2. 2. IALS Conference Learning from Each Other: Enriching the Law School Curriculum in an Interrelated World ___________________________________________________________________________________ Sometimes courts interpret the law differently. Higher-level courts often try to resolve these inconsistencies. The Supreme Court of the United States, for instance, often chooses to hear a case when its decision can resolve a division among the Circuit courts. The Supreme Court precedent will control, or apply to all the lower federal courts. Any federal court subsequently facing the issue will be bound by the high court ruling. Circuit court decisions similarly bind all the District Courts within that circuit. Stare decisis also applies in the various state court systems. In this way, precedent grows both in volume and explanatory reach. Although in my research and teaching I do some limited exploration of comparative intellectual property law, my entire professional experience has been in a common law system. I am therefore not in a good position to extol the virtues of common law as compared with other systems. I will, however, offer that the common law enriches the practice and teaching of law in meaningful ways. The law is dynamic and often difficult to pin down. Creativity, rhetoric and policy analysis are instrumental dispute resolution. This aspect of U.S. law has a huge impact on how and what we then teach our students. II. The United States Constitution The United States legal system rests, first and foremost, on the Constitution of the United States as the supreme law of the land. The United States Constitution is a single document, but it is also the basis for a vast body of law, precedent, and practice that makes up the U.S. legal system. The Constitution is the original basis of the law in the United States and provides the basis for the U.S. government. All authority of the federal government originates from the Constitution. The legal system of the United States is administered and carried on by the official branches of government and many other authorities acting within their official lawmaking capacity. The Constitution lays the framework under which each of the different branches of government operates. The Constitution grants to the federal government certain enumerated powers, and grants to the states any power not specifically delegated to a branch of the federal government. Under this system, states retain significant authority and autonomy. The constitutions in each of the fifty states contain many similar provisions to those in the U.S. Constitution in terms of the basic structure of government. Under the federal and state constitutions, the United States legal system consists of a system of powers separated among branches of government, with a system of checks and balances among these branches. The United States Constitution contains a “supremacy clause,” found in Article VI. It states: “This Constitution, and the Laws of the United States which shall be made in Pursuance thereof; and all Treaties made, or which shall be made, under the Authority of the United States, shall be the supreme Law of the Land; and the Judges in every State shall be bound thereby, any Thing in the Constitution or Laws of any State to the Contrary notwithstanding.” This paragraph established the first principle of U.S. law: Where the federal Constitution speaks, no federal or state law may contradict it. The federal courts have the sole authority to interpret the Constitution and to evaluate the constitutionality of federal and state laws. 308
  3. 3. IALS Conference Learning from Each Other: Enriching the Law School Curriculum in an Interrelated World ___________________________________________________________________________________ The Constitution also guarantees the freedom and rights of all citizens of the United States. A chief purpose of government, enshrined in the Bill of Rights and other amendments to the Constitution, is the protection of rights and freedoms of individuals. Among them: freedom of speech and of the press; freedom of religion; freedom of association; right to equal protection of the law; and right to due process and a fair trial. These principles thus enshrined in the Constitution, become implemented by the laws of Congress and interpreted by the rulings of judges. guarantees the basic civil rights of the U.S. citizens The United States Constitution, adopted in 1787 and ratified in 1788, was the world’s first democratic national constitution. It is also the world’s longest-surviving national constitution. Over the years, twenty-seven amendments have been added, but the basic structure and the basic text have withstood the test of time–both times of crisis and peace. It is difficult to overestimate the importance of the Constitution or the pride that U.S. citizens take in it. The Constitution is the ultimate source of legal and political authority in the U.S. Some even believe that the only proper analysis of the document consists of discerning the “original intent” of its framers. This viewpoint is countered by the “living” constitution theory, which suggests that societal progress must be taken into account when interpreting key constitutional phrases. All agree that the framers’ goal of creating a deliberative democracy was certainly achieved. II. Many Lawyers, Many Rights The United States legal system has numerous lawyers, more than in any other nation. It is estimated that there are over one million lawyers in the United States today. There are more law school graduates today than at any time in history. Some would argue that this “proliferation” of lawyers has had a negative impact on the U.S. legal system. Others point out that the increased number of lawyers has enhanced the availability of legal counsel to a wider population than ever before. Unlike the past, when lawyers represented an entrenched and homogeneous bar that perpetuated itself by excluding new entrants, the last thirty years have seen a major change in the population of those attending law school. Today, as many as fifty percent of the students enrolled in law school are women, and as many as twenty-five percent are minorities. Where law school years ago was the province of primarily the rich and privileged, today a much broader cross-section of the public can find its way into law school. Correspondingly, more people are gaining access to legal counsel. There are a number of reasons why the United States has so many lawyers. A person’s ability to practice law in the United States typically requires only graduating from law school and passing a state licensing examination. This model is in contrast to many other counties that require a significant articling experience beyond graduation from an undergraduate law program. And these graduates find gainful employment in the United States. The large majority are employed in private firms, but the government employs large numbers of lawyers as well. 309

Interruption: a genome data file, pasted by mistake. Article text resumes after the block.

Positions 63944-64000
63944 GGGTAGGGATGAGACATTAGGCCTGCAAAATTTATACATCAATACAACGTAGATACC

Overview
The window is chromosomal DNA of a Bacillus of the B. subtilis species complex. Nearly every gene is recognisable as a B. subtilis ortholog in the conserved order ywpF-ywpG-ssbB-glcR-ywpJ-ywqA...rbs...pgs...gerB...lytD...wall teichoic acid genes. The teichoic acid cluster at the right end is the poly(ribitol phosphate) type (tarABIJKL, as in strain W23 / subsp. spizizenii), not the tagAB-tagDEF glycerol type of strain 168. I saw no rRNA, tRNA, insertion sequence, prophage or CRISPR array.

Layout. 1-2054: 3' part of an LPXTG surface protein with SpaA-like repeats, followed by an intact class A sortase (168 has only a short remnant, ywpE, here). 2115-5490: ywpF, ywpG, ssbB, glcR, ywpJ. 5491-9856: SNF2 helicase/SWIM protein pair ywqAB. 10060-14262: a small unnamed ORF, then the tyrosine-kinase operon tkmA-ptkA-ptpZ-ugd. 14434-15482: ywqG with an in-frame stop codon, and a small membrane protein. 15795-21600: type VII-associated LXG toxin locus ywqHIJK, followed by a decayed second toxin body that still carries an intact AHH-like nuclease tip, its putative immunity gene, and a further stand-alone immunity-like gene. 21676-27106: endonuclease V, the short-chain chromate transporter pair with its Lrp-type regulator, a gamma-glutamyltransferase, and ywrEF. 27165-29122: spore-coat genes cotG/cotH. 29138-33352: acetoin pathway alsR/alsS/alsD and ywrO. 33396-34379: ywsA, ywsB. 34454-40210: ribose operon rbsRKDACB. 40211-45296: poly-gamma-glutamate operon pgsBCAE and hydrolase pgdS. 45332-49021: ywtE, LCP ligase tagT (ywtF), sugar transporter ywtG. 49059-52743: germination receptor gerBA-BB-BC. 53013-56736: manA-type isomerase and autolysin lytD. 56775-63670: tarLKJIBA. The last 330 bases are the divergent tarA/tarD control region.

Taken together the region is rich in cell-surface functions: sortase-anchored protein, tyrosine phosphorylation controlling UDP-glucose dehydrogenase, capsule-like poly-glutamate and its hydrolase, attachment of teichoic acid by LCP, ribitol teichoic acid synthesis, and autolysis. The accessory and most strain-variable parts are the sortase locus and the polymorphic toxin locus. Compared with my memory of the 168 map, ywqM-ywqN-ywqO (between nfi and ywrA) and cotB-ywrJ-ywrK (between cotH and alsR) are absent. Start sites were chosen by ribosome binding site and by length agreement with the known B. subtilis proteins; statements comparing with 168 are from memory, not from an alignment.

4. 4. IALS Conference Learning from Each Other: Enriching the Law School Curriculum in an Interrelated World ___________________________________________________________________________________ Related to the abundance of lawyers in the United States is the public’s access to justice. Many have noted the ease with which complainants in the United States, including those with grievances against the government, get their day in court. Provisions for private rights of action are a hallmark of the U.S. legal system. For this reason, for centuries, foreign observers have marveled at the frequency with which Americans turn to the courts to rectify virtually any of life’s inevitable conflicts. “There is hardly a political question in the United States which does not sooner or later turn into a judicial one,” wrote Alexis de Tocqueville in 1835. The high number of employed lawyers might be evidence of a very positive aspect of the U.S. legal system: By and large, people have faith that the legal system is fair and that lawyers are well-trained. Rule number 1.1 of the American Bar Association’s Model Rules of Professional Conduct is: “A lawyer shall provide competent representation to a client. Competent representation requires the legal knowledge, skill, thoroughness, and preparation reasonably necessary for the representation.” Hopefully this training and service to the public justifies the more than 150 billion dollars spent on legal fees in the United States annually. 310